Dr. David Wacker
Participation year
Project title

Relations Between Neuropsychological Profiles and Choice-Making in Children


The current investigation was a case study conducted as part of a larger study on identifying individual differences in preferred mode of directive (i.e. visual, verbal) and cognitive profile on the amount of work completed (task effort). For a visual-motor integration task (design drawing), Olivia, a 7-year-old with a language learning disability, demonstrated a preference of visual directives. In a choice paradigm, an interaction occurred between preference for directive task effort and task difficulty. Olivia completed more tasks (i.e. put forth greater effort) in order to have a directive provided in her preferred mode (visual) on difficult, but not easy, items. The results suggest that the individual differences in preference for directive may be predicted by cognitive profile, and that these differences may vary according to task difficulty. Results also suggest that combing neuropsychological and behavioral economic analyses may assist in the development of effective academic strategies for children with learning problems.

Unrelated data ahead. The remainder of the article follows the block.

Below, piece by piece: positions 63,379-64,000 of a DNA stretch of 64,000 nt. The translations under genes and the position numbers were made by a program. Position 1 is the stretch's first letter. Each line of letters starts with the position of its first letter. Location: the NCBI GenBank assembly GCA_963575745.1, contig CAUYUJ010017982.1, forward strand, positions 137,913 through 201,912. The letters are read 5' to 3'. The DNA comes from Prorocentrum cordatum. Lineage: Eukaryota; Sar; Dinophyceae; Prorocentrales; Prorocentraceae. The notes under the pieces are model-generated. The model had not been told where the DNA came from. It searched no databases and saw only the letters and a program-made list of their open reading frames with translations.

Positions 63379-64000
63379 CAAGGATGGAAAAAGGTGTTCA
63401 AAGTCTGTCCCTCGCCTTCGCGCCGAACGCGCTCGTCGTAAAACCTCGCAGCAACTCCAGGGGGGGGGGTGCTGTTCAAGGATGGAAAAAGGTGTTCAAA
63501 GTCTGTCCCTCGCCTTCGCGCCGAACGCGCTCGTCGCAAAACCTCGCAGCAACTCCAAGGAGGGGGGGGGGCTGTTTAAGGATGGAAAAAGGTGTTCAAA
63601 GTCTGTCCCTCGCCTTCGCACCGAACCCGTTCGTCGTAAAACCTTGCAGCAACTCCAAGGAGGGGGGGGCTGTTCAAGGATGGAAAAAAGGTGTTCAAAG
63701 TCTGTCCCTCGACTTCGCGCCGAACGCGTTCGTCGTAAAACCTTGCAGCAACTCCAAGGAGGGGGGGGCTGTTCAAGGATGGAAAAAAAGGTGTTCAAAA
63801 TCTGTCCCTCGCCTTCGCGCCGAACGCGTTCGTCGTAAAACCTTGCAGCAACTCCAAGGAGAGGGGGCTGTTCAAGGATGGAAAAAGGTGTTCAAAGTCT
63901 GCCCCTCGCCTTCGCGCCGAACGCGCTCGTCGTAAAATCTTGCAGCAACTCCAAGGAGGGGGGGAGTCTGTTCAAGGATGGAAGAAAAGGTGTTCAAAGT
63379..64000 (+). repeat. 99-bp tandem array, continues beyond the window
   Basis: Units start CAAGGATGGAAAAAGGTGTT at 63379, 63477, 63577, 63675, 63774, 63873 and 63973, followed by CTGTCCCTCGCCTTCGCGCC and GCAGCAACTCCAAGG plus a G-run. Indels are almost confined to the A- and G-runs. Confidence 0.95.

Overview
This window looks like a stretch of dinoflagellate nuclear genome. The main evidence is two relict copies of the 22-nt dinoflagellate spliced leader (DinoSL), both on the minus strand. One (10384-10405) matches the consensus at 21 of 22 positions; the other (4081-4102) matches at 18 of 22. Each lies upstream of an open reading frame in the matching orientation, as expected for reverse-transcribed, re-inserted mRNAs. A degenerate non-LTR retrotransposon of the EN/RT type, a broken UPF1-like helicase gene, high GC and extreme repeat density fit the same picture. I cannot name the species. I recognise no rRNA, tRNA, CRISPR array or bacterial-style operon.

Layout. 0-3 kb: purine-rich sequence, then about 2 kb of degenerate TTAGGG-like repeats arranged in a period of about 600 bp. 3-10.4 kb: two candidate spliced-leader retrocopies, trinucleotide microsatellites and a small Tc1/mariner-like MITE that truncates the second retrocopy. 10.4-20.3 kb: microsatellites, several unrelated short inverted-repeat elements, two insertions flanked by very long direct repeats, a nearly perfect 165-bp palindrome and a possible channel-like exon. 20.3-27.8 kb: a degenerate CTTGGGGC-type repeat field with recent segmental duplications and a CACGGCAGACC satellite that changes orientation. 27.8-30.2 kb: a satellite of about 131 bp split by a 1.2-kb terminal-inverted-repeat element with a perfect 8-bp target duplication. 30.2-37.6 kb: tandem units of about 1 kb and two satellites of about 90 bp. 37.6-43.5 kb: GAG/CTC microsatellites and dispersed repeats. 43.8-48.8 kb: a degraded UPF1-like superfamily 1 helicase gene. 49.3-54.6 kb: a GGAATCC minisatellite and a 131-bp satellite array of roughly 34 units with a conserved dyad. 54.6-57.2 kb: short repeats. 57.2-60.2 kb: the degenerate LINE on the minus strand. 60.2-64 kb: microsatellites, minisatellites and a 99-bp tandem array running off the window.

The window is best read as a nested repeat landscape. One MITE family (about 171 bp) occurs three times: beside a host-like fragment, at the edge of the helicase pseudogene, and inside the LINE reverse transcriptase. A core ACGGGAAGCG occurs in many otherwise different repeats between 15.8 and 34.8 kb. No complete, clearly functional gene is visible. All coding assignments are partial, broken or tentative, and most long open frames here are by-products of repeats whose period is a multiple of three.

Danielle  Caldwell
University of Iowa